Escaping West by Morgan K. Wyatt
Kitty Hamilton is unsure how her life got so out of control. The unexpected deaths of her parents earned her a berth at her embittered aunt’s home. Her latest beau abandoned her, which made the prospect of leaving town appealing. Her version of leaving didn’t include fleeing town dressed like a man, but circumstances dictate otherwise. Kitty becomes Kit to throw the law off her trail. As the pretend brother to her best friend Harriet, she accompanies her friend out west to her contracted bridegroom. They encounter Nick Kennedy, flamboyant gambler, who takes an interest in the odd couple. Kitty enjoys the freedom her disguise allows, but she abandons any hope of attracting the handsome Nick Kennedy. Revealing her gender, might snag her a chance at the elusive gambler, but could also land her in prison. She keeps telling herself he isn’t worth it, but she’s not entirely convinced.
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Excerpt from Escaping West
Why did she do such an impulsive, stupid thing? She knew why even if she didn’t want to admit it was something in his kisses. Then there was his voice, low, intimate calling her name.
“Kit, where are you?”
She could even hear it as if he was nearby. Amazing, Kitty shook her head bemused until she heard the voice again.
Her imagination must be working overtime. Duke whickered loud and hard. She started to tell him to hush when she heard boot steps on the gravel. Freezing in place, Kitty strained to hear the approaching footsteps.
“Kitty, it’s me, Nick. Where are you?”
Letting go of the breath she’d been holding, Kitty took another breath before calling out. “I’m over here in the hole. Be careful.”
“I’m coming, sweetheart.” He called back, his boot heels scrambling for purchase over the rocks.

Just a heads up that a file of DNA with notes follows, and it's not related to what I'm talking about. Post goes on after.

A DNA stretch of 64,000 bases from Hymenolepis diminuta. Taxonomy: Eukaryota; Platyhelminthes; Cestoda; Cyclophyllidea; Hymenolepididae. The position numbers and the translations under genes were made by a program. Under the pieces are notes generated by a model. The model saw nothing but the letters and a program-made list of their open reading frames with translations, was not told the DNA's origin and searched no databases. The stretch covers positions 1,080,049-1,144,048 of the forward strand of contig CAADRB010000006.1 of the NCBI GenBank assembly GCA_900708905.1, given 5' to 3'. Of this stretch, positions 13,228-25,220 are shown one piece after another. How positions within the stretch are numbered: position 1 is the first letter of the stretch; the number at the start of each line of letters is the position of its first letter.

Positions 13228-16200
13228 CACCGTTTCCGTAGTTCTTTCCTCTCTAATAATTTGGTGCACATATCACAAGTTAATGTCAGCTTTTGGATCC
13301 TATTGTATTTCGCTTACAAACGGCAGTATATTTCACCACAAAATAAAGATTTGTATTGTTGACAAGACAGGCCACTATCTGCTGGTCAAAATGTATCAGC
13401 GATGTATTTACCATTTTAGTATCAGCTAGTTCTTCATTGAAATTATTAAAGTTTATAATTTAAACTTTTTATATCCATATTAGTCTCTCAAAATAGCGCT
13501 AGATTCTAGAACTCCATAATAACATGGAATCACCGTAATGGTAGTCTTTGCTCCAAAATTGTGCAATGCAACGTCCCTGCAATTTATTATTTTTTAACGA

He’d called her sweetheart. She sighed then she accidentally put her weight on the wrong foot. “Ouch!”
“What, honey?” Nick called out in a voice that sounded a little closer.
“Hurry,” Kitty managed through clenched teeth. He was there before she knew it. Deftly jumping into the hole and wrapping her in his arms, accidentally battering her already savaged ankle.
“Ouch, watch it,” she complained.
“I didn’t expect undying gratitude, but something like my hero might not be out of line,” Nick commented laughingly.
“Thank you, Nick. I am grateful. I hurt my ankle when I fell into the hole.” Kitty snuggled into Nick’s shoulder appreciative of his warmth and inhaled deeply, enjoying the smell of worn leather and clean male.
Nick paced around the small hole with Kitty in his arms. He dragged his boot toe around the edge trying to find a way up or out.
“Well, darling, looks like I am going to have to toss you up,” Nick acknowledged.
“What,” Kitty squeaked. “Toss me where?”
“I looked, and there seems to be no easy way out of here. It’s up to you. Once you’re up, I need you to tie the rope to the saddle horn on Duke’s saddle and back him up. Once I get a hold of the rope, pull me up. Can you manage?”
Kitty had her doubts as she felt Nick’s voice vibrate through the clothing separating the two of them. In the end, tossing seemed to be her only hope of getting out, and she imagined Nick was a good tosser. Naturally, he would be good at everything.
The 18oo’s provides the setting for this light-hearted western romance that provides lots of chuckles and informs readers of the societal limitations women endured during this time.